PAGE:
For some reason, video game movie adaptations are always difficult.
Since 1993, there have been dozens of video game movies, and most of them have been absolutely awful. But Hollywood keeps trying, and now the hit series “Uncharted” is next. The movie has Tom Holland as the main character who is getting a lot of attention considering his popular “Spider-Man” movies. Can Holland’s popularity help break the curse of bad video game movies?
“Uncharted” is based on the video game series exclusive to Sony’s PlayStation consoles. The series follows Nathan Drake, a treasure hunter with extensive knowledge of explorers, expeditions and treasures. Drake battles mercenaries and other treasure hunters for rare legendary treasures. He must also rely on climbing and climbing mountains, cliffs, trains, shipwrecks, cargo planes, etc. I am a big fan; you may have noticed.
“Uncharted” is directed by Ruben Fleischer. “Venom” and the two “Zombieland” films are probably his most familiar works. These four cover action and horror/comedy movies. Fleischer also directed “30 Minutes or Less,” a comedy, and “Gangster Squad,” a period action thriller. So this guy covers a lot of different genres.
“Uncharted” stars Tom Holland (“Spider-Man” series) as Nathan Drake, Mark Wahlberg (“The Departed”) as Victor Sullivan and Sophia Ali (Amazon Prime’s “The Wild”) in the role of Chloe Frazer. Antonia Banderas (“Desperado”) plays wealthy treasure hunter Santiago Moncada, and Tati Gabrielle (“Netflix’s “Chilling Adventures of Sabrina”) plays mercenary Jo Braddock.
The adventure begins when bartender Nathan Drake is recruited by Victor Sullivan, better known as Sully. Sully is a treasure hunter with Drake’s older brother, Sam, who has disappeared. Sully needs Drake’s help to find Sam and a treasure from Magellan’s expedition worth billions. However, Santiago Moncada, a dangerous scion of the Moncada family who directly funded Magellan’s expedition, is also after the treasure. Believing he has inherited the claim to the treasure, Moncada has a squad of mercenaries ready to kill anyone who gets in their way.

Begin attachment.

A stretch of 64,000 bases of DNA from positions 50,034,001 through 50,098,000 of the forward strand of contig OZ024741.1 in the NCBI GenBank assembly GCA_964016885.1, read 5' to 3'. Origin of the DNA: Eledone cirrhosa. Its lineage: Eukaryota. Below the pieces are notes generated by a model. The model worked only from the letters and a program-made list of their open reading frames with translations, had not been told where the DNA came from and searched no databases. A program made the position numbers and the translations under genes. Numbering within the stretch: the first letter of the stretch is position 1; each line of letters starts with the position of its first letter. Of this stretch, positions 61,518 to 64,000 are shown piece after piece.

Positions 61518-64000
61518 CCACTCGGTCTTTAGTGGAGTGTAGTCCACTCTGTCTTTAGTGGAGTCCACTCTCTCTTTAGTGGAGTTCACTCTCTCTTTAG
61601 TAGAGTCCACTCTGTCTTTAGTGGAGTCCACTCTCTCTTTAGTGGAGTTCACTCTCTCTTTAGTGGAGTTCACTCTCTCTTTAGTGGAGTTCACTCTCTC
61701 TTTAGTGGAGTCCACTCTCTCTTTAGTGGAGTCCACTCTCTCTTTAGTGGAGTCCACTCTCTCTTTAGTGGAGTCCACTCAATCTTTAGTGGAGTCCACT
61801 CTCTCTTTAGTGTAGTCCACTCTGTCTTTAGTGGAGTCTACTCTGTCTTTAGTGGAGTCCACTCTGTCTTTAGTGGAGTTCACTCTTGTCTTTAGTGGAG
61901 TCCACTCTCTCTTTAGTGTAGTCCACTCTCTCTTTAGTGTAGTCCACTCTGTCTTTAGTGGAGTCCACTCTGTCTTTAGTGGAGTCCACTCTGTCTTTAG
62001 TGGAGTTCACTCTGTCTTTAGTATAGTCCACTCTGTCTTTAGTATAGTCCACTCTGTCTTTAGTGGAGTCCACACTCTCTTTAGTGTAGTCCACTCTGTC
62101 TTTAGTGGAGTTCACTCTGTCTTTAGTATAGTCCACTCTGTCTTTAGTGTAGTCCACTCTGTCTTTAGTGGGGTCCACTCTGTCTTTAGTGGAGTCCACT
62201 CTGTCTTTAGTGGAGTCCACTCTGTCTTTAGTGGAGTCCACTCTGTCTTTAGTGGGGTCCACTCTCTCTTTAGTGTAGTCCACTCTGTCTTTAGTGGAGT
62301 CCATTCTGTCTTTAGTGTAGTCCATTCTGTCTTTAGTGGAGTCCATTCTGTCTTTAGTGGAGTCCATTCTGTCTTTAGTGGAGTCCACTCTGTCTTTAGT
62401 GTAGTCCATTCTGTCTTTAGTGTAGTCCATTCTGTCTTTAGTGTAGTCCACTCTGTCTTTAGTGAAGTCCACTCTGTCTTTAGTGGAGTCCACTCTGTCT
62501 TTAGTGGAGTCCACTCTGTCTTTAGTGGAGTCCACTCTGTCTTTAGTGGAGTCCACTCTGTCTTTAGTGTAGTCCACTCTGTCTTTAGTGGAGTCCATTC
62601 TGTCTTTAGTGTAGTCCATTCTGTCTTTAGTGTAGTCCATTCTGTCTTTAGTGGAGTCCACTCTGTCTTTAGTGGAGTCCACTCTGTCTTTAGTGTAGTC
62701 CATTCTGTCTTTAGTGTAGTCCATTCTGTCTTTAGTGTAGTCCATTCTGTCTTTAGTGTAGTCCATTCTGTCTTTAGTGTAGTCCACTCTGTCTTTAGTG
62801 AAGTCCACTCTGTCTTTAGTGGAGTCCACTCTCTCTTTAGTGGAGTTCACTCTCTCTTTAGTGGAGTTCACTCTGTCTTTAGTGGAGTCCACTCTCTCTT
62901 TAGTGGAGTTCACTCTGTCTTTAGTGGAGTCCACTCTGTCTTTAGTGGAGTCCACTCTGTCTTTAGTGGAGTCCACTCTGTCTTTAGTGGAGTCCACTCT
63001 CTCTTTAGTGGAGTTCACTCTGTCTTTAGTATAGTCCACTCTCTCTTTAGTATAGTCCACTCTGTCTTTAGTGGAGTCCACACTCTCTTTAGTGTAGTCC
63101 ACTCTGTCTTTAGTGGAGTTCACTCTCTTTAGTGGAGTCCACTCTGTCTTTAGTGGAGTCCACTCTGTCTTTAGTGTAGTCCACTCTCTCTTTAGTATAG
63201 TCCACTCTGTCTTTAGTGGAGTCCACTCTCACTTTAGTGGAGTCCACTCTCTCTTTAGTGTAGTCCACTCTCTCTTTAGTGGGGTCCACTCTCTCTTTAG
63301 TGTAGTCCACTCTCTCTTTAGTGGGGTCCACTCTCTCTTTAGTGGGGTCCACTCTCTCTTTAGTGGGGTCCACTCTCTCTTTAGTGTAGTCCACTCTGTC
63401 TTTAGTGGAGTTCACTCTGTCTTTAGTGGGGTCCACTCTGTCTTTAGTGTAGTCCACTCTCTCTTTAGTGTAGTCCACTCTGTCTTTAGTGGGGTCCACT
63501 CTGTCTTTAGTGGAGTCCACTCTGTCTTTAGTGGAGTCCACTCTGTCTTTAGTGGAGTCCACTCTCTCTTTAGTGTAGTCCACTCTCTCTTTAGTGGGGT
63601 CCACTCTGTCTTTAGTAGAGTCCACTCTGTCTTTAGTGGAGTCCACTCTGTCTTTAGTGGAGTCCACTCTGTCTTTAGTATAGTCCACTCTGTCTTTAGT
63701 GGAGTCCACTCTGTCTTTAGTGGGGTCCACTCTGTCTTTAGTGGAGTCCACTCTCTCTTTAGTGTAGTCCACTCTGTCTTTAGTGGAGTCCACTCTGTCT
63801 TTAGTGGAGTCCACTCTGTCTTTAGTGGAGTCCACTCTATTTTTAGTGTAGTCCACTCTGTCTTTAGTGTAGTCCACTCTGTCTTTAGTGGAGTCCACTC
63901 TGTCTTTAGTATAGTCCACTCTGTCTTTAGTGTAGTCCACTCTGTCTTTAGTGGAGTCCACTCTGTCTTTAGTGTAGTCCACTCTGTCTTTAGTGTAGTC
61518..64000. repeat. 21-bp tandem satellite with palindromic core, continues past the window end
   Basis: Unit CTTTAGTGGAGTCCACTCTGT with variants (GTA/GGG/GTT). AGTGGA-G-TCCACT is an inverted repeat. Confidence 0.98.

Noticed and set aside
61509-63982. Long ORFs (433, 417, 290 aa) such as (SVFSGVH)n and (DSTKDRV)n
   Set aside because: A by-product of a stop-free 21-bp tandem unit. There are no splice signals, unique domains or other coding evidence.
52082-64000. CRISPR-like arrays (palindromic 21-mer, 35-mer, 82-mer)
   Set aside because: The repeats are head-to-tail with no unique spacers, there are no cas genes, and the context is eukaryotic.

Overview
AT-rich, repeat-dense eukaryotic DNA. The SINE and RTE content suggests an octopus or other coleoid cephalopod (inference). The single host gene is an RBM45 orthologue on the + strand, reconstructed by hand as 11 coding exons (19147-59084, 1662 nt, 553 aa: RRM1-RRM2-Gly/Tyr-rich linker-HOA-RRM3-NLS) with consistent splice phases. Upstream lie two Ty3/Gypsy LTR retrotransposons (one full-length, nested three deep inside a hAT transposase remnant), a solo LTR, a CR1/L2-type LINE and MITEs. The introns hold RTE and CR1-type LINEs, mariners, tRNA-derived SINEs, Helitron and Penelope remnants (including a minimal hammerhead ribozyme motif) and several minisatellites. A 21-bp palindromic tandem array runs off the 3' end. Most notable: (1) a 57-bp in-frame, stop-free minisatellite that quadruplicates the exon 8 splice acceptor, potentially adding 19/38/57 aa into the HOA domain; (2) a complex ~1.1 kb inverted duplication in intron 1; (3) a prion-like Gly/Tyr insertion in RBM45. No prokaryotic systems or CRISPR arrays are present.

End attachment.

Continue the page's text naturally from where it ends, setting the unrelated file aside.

Video game movies have a bad reputation. It started from the first video game adaptation, the infamous “Super Mario Bros.” From there, other attempts were made for video game movies, such as “Double Dragon”, “Street Fighter”, “Alone in the Dark”, “Doom”, “Hitman” and “Max Payne” . For the most part, these films were panned by critics and fans.
However, over the past 10 years, video game movies have gotten better. Don’t get me wrong, they usually get mediocre, but it still gets better. Probably the best lately have been “Sonic the Hedgehog” and “Pokémon Detective Pikachu.” New series “Halo” coming out soon looks pretty good on Paramount Plus, WHAT I DON’T HAVE!!!
Probably the best part of this movie is Tom Holland. I know, big surprise. Holland managed to capture the tone and mannerism of video game character Nathan Drake. He is also quite funny, making jokes and total confusion in the middle of fights. It’s a total Drake move in the game.
If I had anything to say, it’s that Holland is just too young to fully connect with the character. Not that it’s his fault; it’s just how they cast a 20-year-old actor to play a well-known character in his late thirties. Imagine if they made a movie about Darth Vader, but they had a nine-year-old kid playing him. That would be… oh wait, they did do that already.